Current Option of Structural Biology: What Can X-ray Diffraction Do?

 

Chun-Jung Chen

X-ray Structural Biology Research Division, Synchrotron Radiation Research Center, Hsinchu 300, Taiwan.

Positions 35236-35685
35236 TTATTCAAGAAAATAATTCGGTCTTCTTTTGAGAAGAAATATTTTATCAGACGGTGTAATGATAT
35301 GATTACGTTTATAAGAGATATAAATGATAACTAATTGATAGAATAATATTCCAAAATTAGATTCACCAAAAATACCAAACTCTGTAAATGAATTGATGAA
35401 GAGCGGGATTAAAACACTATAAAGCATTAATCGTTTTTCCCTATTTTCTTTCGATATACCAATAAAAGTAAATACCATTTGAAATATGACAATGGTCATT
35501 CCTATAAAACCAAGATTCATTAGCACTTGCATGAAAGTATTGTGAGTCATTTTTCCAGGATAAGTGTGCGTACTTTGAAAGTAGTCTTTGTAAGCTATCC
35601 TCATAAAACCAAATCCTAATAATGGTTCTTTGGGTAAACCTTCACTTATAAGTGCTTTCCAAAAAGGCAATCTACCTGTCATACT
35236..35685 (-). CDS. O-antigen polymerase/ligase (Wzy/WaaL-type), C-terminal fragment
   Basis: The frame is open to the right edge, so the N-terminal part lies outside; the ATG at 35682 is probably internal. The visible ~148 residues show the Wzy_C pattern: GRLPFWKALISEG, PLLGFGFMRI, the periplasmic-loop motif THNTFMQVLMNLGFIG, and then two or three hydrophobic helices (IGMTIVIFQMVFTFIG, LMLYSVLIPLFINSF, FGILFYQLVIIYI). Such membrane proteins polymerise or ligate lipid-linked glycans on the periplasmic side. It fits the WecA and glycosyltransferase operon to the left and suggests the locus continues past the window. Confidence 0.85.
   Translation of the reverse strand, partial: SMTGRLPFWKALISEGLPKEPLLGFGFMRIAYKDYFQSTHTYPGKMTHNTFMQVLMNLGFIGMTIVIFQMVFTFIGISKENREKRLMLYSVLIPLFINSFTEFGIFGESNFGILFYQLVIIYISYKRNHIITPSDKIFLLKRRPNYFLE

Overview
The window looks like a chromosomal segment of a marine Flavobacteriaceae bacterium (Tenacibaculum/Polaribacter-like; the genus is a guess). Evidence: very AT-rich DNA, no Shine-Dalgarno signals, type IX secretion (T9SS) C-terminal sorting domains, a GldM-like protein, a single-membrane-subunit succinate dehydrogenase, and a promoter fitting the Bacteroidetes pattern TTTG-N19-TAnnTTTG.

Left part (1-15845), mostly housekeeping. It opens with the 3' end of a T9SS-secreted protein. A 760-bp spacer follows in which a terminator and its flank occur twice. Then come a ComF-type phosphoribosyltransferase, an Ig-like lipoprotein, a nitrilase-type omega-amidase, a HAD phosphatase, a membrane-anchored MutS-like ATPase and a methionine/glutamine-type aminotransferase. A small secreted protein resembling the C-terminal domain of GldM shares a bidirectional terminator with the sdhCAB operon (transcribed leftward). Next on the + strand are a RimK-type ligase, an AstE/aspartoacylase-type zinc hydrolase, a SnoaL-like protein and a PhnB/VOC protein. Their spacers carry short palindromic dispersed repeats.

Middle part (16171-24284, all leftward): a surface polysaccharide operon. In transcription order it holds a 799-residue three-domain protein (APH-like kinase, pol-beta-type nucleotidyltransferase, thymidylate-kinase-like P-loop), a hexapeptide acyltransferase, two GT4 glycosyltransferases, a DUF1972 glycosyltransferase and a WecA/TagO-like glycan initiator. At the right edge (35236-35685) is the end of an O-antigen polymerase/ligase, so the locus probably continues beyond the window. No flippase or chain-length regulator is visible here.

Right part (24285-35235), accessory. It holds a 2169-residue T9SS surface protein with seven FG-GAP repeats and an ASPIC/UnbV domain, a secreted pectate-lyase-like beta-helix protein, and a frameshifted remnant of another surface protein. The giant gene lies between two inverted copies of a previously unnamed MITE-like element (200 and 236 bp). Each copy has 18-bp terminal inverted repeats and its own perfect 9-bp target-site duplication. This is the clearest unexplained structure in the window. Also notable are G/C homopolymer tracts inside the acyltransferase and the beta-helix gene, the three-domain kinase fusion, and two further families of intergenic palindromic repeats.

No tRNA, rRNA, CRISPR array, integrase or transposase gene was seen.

X-rays constitute the region of the electromagnetic spectrum that lies between the ultraviolet and gamma ray, which makes it especially useful in imaging a molecule or material because their wavelengths, ranging from 0.01 to 100Å, are comparable to or smaller than the atoms making up the molecule.  Since 1991, the increase use of synchrotron radiation facilities, which offer X-ray beams that are tunable and many times more brilliant than those from laboratory sources, has been playing a key role on structural biology research, such as X-ray crystallography, non-crystalline diffraction, absorption spectroscopy and microscopy imaging.  The function of a gene product is tightly coupled to its three-dimensional structure, thus determining the structure, or its folding pattern, may provide important insight into its biochemical function, which is especially important for “structural genomics” where an industrialization of the crystallographic process could lead to the production of a massive number of structures.  In this talk, X-ray protein crystallography using the power of traditional X-ray source and synchrotron radiation to facilitate structure determinations in structural biology will be mainly described.

 

 

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